This woman brings Toronto the flavours of Zimbabwe with these flaky, savoury pies
Mnandi pie pop-up can be found Saturdays at the Wychwood Barns market
When it launched in 2011, the Toronto Underground Market played a pivotal role in growing the GTA's culinary scene to what it is today.
While other festivals and events in the city featured already-established restaurants as vendors, many of which are chains, TUM's event organizer Hassel Aviles's intentions were clear; she wanted to give food pop-ups a chance.
A TUM event was unlike anything else the city had seen before.
Dozens of budding restaurant entrepreneurs presented their internationally-themed menus to thousands. During each visit, I would discover a handful of pop-ups I had never heard of before.
I learned about various styles of home cooking and found that many of the pop-ups drew inspiration from their parents.
I met Evis Chirowamhangu for the first time at a TUM Event. Chirowamhangu had a small table where she was trying to introduce diners to Zimbabwean meat pies.
"Some of my fondest memories growing up as a kid was eating these meat pies," said Chirowamhangu who was born in Zimbabwe.
"I come from a big family. Our Sunday ritual was to get meat pies and drinks and share them."
When Chirowamhangu arrived in Canada as a refugee in 2005, she quickly found that the GTA was lacking when it came to Zimbabwean cuisine.
"You don't see Zimbabwean food much here, which was surprising because we have the population. I couldn't find my favourite pies," she explained.
Encouraged by her friends and family, Chirowamhangu decided to learn how to make the traditional pies herself. On the outside they look like Jamaican patties or South Asian curry puffs, a fluffy puff pastry shell with meat and vegetable stuffing on the inside.
"It took me some time to perfect the flavouring of the filling. I drew my inspiration from traditional Zimbabwean curries and dishes to come up with these fillings," she said.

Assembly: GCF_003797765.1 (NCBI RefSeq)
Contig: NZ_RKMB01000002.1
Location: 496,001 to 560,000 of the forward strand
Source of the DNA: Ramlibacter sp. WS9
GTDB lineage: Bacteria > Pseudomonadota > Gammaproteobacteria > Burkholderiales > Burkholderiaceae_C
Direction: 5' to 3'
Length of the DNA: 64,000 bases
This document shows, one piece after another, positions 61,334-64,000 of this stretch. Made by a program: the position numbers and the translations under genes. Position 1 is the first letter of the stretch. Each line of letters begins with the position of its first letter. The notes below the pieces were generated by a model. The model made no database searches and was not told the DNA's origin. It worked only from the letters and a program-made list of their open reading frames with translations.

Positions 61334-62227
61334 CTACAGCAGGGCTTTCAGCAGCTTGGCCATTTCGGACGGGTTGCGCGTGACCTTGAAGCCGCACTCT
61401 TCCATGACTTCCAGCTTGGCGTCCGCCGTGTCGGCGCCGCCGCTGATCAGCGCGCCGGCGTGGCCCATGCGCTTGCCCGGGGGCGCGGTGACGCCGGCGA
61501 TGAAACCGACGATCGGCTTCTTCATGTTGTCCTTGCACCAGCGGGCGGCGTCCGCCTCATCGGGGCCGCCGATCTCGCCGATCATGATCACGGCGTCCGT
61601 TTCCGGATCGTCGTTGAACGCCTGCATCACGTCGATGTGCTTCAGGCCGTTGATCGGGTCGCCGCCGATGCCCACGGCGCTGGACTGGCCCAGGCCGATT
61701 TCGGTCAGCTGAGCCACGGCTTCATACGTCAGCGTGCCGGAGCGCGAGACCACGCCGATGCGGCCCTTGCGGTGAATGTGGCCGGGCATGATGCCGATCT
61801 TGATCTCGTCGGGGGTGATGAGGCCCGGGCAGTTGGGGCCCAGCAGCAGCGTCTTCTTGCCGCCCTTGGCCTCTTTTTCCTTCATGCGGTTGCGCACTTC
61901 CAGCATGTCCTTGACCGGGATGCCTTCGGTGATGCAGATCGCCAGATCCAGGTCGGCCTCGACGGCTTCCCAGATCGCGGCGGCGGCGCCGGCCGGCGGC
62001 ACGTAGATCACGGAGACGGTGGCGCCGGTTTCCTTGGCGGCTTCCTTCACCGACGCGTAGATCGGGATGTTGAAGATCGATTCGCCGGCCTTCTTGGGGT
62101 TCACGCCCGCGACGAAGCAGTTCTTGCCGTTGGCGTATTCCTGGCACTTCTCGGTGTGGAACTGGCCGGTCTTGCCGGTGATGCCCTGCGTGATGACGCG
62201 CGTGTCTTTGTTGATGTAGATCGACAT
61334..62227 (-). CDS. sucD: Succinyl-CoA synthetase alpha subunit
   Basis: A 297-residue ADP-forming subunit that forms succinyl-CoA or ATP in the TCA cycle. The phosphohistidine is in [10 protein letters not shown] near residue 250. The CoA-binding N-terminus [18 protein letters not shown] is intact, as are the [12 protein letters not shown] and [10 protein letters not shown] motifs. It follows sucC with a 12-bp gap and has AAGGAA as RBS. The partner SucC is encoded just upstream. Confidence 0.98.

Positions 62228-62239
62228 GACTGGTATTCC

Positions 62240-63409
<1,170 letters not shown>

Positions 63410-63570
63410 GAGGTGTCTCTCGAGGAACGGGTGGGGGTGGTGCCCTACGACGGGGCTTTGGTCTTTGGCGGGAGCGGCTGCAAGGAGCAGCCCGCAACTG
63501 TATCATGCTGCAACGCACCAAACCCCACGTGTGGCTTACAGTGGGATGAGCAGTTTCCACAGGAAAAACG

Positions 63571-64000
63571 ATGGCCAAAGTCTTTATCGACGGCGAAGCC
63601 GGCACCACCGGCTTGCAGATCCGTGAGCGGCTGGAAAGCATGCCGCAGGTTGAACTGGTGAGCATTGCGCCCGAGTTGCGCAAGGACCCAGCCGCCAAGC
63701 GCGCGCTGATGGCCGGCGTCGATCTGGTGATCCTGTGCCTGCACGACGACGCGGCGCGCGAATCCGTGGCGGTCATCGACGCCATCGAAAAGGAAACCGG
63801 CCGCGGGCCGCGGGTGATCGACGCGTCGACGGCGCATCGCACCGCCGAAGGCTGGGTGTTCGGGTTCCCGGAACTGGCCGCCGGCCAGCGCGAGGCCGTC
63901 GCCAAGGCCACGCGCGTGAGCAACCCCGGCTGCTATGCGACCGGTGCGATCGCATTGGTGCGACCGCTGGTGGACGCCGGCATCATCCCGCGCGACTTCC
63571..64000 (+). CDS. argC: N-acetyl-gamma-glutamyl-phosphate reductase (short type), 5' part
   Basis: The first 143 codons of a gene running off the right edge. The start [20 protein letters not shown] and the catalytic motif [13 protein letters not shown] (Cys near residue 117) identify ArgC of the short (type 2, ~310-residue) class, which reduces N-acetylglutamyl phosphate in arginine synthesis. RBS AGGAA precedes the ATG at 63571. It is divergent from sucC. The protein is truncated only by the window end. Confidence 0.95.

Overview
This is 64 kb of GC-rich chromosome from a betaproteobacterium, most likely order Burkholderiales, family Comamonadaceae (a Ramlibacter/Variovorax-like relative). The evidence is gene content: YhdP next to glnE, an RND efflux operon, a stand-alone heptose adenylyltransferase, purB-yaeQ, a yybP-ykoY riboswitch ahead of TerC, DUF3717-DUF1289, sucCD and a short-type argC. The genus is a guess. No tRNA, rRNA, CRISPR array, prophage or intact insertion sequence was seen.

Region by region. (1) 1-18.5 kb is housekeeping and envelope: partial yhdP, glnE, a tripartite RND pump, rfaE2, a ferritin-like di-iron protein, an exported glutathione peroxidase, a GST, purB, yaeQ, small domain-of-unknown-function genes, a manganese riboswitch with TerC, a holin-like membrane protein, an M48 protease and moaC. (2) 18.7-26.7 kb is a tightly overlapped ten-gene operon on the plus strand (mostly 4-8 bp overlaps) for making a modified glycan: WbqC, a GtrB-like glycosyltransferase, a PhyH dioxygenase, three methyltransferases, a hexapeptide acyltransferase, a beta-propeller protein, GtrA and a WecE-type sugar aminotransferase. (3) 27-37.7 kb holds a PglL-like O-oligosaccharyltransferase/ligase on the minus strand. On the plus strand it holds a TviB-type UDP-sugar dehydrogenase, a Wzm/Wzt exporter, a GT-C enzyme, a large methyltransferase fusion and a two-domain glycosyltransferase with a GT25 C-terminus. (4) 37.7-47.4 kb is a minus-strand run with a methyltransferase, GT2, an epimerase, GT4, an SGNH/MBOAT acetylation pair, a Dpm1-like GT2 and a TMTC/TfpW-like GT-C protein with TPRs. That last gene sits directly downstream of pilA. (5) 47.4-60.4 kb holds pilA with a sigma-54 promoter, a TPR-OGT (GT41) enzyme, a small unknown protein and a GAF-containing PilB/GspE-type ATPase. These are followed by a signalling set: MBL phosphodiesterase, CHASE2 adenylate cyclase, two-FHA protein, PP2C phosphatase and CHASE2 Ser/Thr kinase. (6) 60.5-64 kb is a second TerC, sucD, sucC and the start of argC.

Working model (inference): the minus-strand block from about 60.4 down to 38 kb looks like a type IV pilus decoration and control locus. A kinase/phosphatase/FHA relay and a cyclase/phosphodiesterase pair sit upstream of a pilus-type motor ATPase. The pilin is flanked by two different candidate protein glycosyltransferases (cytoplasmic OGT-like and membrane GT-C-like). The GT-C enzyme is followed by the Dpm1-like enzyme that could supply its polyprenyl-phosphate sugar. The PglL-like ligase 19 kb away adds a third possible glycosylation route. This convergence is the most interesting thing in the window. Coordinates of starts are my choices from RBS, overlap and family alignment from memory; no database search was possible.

After a year, Chirowamhangu hit the Toronto event circuit to test out her pies.
"The response was immediate; people loved it," she said. "Who doesn't love a good savoury pie with a buttery exterior?"
Chirowamhangu calls her pies mnandi, which means delicious in Ndebele, a language spoken in southern Africa.
You can find her pop-up stand at farmer's markets in Toronto; Saturdays at the Wychwood Barns market and the Withrow market.
The menu is limited, Chirowamhangu makes a half a dozen variations of the traditional pie. While they're all very good, two stand out for me.
There's a traditional tomato relish in Zimbabwean cooking called chakalaka, which is traditionally served with rice or bread. Think of salsa, but now picture it with curry powder, with deep paprika and cayenne notes. Chirowamhangu has perfected her own version of it for one of her pies. When you crack open the puff pastry, you're greeted with notes from the curry mix, and the medley of vegetables come together like a hearty stew.
"There's no meat in this, and you won't miss meat when you eat this," Chirowamhangu said.
The second is the steak and onion, Chirowamhangu says its one of her most popular pies.
She uses high quality blade steak, which she chops up and mixes with spices and herbs. What I love is the immediate burst of black pepper flavour you get when you first bite through the crust and how the spice mix has been cooked down to cling on to each piece of tender meat.
When I first had this pie, I immediately went back for a second helping.
Chirowamhangu only makes 500 pies a week with local ingredients. They are all handmade and she bakes them all in one night each week, and then she sends them off the farmers markets.